Water & Watersheds

Teaching about the water cycle can be made more realistic and valuable for students by incorporating what they know about water-where it comes from, what happens to it after they use it, and what problems are associated with its use. Watersheds, the land area draining into a single body of water, can be considered a basic unit of the landscape that determines water availability, movement, and quality. When students study watersheds, they learn in a personal way about the importance of water, and how land use affects surface and groundwater.

Watersheds and People

Homework assignment or one class period

Students generate a list of local land use activities and consider how these activities may affect local water quality and quantity.



All of us living within a particular watershed have the ability to make changes in the environment which can intentionally or inadvertently affect aquatic ecosystems, even when activities are far from any waterbody. These changes include many common activities such as the construction of homes, roads and shopping centers, and growing crops, lawns, and livestock. Inputs of nutrients, sediments, and toxic substances from these sources can seriously impair streams, ponds, and groundwater resources. Human activities can also change the pattern of water flow in a drainage network, increase the amount of water that reaches a waterbody, and allow water to get there faster without the opportunity for removal of pollutants by slow infiltration into the soil.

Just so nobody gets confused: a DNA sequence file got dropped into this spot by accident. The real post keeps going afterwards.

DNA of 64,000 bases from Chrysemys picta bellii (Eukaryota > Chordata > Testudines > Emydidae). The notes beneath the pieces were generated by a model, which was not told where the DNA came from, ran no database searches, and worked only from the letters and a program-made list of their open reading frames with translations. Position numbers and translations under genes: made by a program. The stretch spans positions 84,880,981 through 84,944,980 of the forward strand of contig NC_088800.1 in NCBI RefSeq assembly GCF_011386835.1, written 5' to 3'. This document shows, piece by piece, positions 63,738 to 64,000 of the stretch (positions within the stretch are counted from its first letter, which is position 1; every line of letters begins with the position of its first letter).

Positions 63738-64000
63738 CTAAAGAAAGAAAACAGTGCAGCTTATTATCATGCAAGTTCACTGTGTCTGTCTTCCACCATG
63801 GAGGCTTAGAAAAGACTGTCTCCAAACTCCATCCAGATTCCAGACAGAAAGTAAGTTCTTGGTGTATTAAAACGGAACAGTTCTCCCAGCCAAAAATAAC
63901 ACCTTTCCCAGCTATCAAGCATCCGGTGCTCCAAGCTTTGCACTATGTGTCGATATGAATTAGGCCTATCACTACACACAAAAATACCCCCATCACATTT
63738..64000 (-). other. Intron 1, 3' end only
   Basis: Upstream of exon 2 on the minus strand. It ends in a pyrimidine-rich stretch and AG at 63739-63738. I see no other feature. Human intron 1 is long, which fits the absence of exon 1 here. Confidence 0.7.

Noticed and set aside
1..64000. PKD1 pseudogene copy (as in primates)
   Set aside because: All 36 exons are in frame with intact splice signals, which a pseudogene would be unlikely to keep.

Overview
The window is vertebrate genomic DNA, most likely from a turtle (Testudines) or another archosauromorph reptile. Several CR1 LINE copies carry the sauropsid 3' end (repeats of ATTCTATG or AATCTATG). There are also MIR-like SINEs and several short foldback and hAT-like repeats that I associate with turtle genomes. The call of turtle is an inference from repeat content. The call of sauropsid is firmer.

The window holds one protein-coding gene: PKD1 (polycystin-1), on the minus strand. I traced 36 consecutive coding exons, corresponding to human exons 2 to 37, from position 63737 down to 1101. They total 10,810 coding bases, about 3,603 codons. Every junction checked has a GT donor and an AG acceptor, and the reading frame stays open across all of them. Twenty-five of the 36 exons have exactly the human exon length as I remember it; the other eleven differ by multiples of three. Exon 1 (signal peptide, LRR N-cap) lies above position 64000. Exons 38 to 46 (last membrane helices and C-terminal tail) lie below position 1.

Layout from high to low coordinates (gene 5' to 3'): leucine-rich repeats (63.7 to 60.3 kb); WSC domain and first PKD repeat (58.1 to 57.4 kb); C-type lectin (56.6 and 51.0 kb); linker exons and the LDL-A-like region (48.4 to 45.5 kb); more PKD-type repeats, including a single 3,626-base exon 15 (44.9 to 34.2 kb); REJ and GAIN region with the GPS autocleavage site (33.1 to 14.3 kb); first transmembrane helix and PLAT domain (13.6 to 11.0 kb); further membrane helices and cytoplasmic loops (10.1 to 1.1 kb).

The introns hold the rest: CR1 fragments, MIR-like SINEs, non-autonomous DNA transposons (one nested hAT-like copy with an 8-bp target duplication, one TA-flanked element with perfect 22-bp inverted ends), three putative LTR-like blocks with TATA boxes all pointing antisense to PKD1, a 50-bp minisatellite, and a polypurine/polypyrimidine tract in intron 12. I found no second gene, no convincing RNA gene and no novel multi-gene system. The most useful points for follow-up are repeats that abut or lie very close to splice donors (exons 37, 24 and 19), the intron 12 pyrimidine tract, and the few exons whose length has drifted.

Ask students to brainstorm a list of all the different land use activities in their community or town. This may be done as a homework project -- for example, students could record all the different land uses they observe on their way home from school. Table 1 gives one possible scheme of land uses. After students generate their list, ask them to think about the kinds of contamination that may result from these different land use activities. Record their suggestions on the board. A list of possible ideas appears below


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